I grew up with a habitual overclaimer. He wildly exaggerated his expertise, at times claiming knowledge of things he couldn't possibly know -- people, events, ideas that simply do not exist. We're all familiar with these people who feel the need to overestimate what they know about the world. What underlies such assertions of impossible knowledge?
John Nash was a legend. He simply looked at things differently. He taught me that even geniuses need other people to correct their thinking and vet their ideas. Most importantly, however, Nash taught me that anyone's mind can be beautiful if it focuses on producing beautiful ideas.
Why are victims so often not believed? A large amount of this disbelief may be linked to the behavioral patterns of victims themselves. To understand these patterns, it is helpful to look at how the brain and body respond to stress and trauma, such as that experienced during sexual violence.
I have been analyzing Pew data on acceptance of premarital sex around the globe to see whether it fits in with the ecology of modern life. Is acceptance of premarital sex higher in developed countries? What about the risks of pregnancy, and disease? What about female participation in the workforce?
Andrew Pohorille did not disappoint with revelations that there is a certain factor to life that so far cannot be captured in the lab, i.e., life is not purely a technical matter, and that he does not expect that "we" will find life anywhere else in the solar system, including Mars.
We have to face the fact that our massive privatization of what once were government functions has been a failure. There are some public services that get really loused up when done privately and for profit.
Remember when your mother told you to "sit up straight?" Apart from what your mother may have considered proper decorum, good posture appears to have many surprising mental health benefits.
While these kinds of biological and behavioral modifications are extreme and have an element of science fiction to them, they are rooted in real science and offer tremendous value in making the academics of parasite biology come alive in an educational setting.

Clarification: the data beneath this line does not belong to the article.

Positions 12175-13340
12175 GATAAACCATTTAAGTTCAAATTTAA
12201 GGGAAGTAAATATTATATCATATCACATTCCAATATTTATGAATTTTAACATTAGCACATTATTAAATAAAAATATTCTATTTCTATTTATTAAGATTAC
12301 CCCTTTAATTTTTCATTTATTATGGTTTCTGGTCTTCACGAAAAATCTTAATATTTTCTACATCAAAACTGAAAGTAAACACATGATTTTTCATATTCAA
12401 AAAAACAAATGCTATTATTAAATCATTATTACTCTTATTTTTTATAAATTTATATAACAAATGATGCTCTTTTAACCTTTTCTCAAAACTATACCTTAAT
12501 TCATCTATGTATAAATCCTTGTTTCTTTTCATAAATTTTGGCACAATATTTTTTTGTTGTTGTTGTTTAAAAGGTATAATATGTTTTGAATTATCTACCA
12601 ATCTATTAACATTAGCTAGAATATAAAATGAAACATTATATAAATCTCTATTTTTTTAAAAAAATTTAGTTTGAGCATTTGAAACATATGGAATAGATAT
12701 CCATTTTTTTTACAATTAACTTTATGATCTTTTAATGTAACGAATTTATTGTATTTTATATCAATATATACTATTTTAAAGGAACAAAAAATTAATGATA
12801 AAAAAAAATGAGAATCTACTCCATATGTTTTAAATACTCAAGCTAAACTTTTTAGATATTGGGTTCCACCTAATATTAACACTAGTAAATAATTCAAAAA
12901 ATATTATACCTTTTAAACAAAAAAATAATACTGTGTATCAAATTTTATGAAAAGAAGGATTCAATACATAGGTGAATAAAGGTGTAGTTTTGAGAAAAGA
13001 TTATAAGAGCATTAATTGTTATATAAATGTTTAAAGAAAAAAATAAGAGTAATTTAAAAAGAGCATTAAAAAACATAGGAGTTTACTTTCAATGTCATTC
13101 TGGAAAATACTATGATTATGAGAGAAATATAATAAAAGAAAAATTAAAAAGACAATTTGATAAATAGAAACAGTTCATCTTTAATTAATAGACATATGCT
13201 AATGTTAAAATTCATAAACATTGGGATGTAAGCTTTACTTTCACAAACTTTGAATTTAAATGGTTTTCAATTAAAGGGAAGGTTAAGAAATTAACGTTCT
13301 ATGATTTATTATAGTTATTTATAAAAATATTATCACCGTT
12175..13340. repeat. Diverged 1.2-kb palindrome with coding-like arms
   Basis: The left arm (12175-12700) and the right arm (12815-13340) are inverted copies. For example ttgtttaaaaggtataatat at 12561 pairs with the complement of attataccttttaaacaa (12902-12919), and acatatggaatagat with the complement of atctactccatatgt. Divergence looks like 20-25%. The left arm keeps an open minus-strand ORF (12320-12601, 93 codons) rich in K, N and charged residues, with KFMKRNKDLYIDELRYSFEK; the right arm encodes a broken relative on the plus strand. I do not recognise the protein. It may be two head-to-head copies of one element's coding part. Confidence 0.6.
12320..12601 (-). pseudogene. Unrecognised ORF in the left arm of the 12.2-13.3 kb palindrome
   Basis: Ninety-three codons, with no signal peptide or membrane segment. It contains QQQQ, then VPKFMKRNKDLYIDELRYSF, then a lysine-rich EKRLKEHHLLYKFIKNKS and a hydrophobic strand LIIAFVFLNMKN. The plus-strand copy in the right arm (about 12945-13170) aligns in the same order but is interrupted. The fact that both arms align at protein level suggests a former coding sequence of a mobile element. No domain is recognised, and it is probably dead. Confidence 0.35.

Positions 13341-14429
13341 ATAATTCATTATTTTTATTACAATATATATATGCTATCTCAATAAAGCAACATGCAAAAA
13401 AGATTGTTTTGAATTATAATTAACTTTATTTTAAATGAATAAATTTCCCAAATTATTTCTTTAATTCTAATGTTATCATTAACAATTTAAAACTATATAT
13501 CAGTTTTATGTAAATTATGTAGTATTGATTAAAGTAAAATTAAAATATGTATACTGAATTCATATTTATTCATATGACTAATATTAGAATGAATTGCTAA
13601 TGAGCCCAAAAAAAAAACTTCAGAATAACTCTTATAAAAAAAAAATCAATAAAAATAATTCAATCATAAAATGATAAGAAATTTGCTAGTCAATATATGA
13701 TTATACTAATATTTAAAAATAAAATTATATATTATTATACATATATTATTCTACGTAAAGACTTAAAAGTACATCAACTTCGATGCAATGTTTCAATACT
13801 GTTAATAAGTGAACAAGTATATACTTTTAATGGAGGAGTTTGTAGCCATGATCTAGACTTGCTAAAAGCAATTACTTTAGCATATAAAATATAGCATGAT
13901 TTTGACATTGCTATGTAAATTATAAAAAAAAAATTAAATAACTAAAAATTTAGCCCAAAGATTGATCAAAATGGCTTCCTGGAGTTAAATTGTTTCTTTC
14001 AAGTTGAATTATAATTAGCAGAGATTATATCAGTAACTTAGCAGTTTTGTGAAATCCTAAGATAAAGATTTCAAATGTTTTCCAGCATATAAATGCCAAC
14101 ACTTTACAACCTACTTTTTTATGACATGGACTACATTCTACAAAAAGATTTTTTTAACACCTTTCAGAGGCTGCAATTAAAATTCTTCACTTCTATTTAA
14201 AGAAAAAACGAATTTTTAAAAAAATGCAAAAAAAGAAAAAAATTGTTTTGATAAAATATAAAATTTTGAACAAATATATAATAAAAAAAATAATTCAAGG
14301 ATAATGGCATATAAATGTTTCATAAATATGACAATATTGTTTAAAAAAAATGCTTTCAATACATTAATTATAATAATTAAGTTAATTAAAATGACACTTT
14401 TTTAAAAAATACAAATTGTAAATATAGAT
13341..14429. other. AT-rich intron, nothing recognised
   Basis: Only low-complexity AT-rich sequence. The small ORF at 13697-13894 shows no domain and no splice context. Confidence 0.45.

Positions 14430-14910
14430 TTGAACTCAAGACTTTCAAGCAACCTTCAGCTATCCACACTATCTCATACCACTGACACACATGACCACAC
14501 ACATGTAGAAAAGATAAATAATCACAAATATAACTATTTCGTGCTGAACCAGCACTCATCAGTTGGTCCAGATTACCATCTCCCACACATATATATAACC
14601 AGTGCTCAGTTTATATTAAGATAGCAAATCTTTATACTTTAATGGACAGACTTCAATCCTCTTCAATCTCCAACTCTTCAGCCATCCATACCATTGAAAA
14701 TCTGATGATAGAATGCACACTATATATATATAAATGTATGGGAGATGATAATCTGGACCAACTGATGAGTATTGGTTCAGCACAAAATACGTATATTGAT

Almost 100 years ago, on November 25, 1915, Albert Einstein presented to the Prussian Academy of Sciences the final version of his general theory of relativity, which also became the standard theory of gravity.
Over the weekend, an online firestorm erupted when an astronomer referred to "boys with toys" when talking about telescopes during an interview with NPR.
The NASA rover photos are often shown in false color which can make some areas look like they are wet or contain standing water. But what is REALLY going on with Mars?
A recent Elite Daily article claimed some people are just born to be travelers -- literally -- because they possess one very particular gene. But it's a serious oversimplification to chalk up wanderlust tendencies to one piece of genetic hardwiring.
How-Old.net, a website that purports to estimate users' age based on a picture of their face, went viral last week, garnering tens of thousands of hits within the first few hours of its release.
At the Cancer Prevention Summit on May 20th, 2015, experts in public health will challenge us all to consider what we could be doing better to prevent cancer. Most importantly, we need to commit to a collaborative effort, involving every segment of our society.
before Gattaca becomes more than just science fiction, lawmakers, physicians, geneticists, and ethicists -- the global community -- must engage in some honest discussions about when we put the brakes on gene experimentation and alteration.
The bane of every researcher is the critic who says a study is actually about some question it was never designed to answer -- then proceeds to demean the study for failing to answer the question it never asked.
As if building a real bridge (though, from the looks of that image, they already are), teams must be able to quickly implement their design without much delay (referred to as Accelerated Bridge Construction, or ABC), use specified materials, and (naturally) provide a very strong bridge.
Not that it will do any good, but I implore Professor Dyson to take a good hard look at the scientific evidence and think again -- especially because his deserved scientific eminence may lead the public to overindulge at his smorgasbord of misconceptions.
Whether exposure to television violence contributes to antisocial behavior has been an issue of significant controversy for almost five decades. Some studies find evidence for effects, other studies don't, and there is much debate among scholars regarding the meaningfulness and quality of the studies on both sides